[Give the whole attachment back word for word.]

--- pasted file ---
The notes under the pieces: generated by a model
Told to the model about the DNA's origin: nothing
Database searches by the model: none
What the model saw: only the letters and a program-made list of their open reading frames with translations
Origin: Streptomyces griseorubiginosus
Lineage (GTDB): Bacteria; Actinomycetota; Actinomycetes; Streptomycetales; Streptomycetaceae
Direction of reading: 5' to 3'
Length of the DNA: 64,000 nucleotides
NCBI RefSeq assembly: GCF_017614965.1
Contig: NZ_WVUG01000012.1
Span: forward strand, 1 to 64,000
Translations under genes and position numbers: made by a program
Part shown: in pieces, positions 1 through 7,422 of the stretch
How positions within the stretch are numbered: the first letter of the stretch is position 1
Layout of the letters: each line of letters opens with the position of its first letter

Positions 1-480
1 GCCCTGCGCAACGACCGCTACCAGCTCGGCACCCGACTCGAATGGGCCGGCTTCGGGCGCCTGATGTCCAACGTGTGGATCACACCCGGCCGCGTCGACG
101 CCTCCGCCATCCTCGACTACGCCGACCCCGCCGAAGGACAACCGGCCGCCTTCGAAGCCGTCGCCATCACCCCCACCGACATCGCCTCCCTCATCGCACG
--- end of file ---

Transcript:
The notes under the pieces: generated by a model
Told to the model about the DNA's origin: nothing
Database searches by the model: none
What the model saw: only the letters and a program-made list of their open reading frames with translations
Origin: Streptomyces griseorubiginosus
Lineage (GTDB): Bacteria; Actinomycetota; Actinomycetes; Streptomycetales; Streptomycetaceae
Direction of reading: 5' to 3'
Length of the DNA: 64,000 nucleotides
NCBI RefSeq assembly: GCF_017614965.1
Contig: NZ_WVUG01000012.1
Span: forward strand, 1 to 64,000
Translations under genes and position numbers: made by a program
Part shown: in pieces, positions 1 through 7,422 of the stretch
How positions within the stretch are numbered: the first letter of the stretch is position 1
Layout of the letters: each line of letters opens with the position of its first letter

Positions 1-480
1 GCCCTGCGCAACGACCGCTACCAGCTCGGCACCCGACTCGAATGGGCCGGCTTCGGGCGCCTGATGTCCAACGTGTGGATCACACCCGGCCGCGTCGACG
101 CCTCCGCCATCCTCGACTACGCCGACCCCGCCGAAGGACAACCGGCCGCCTTCGAAGCCGTCGCCATCACCCCCACCGACATCGCCTCCCTCATCGCACG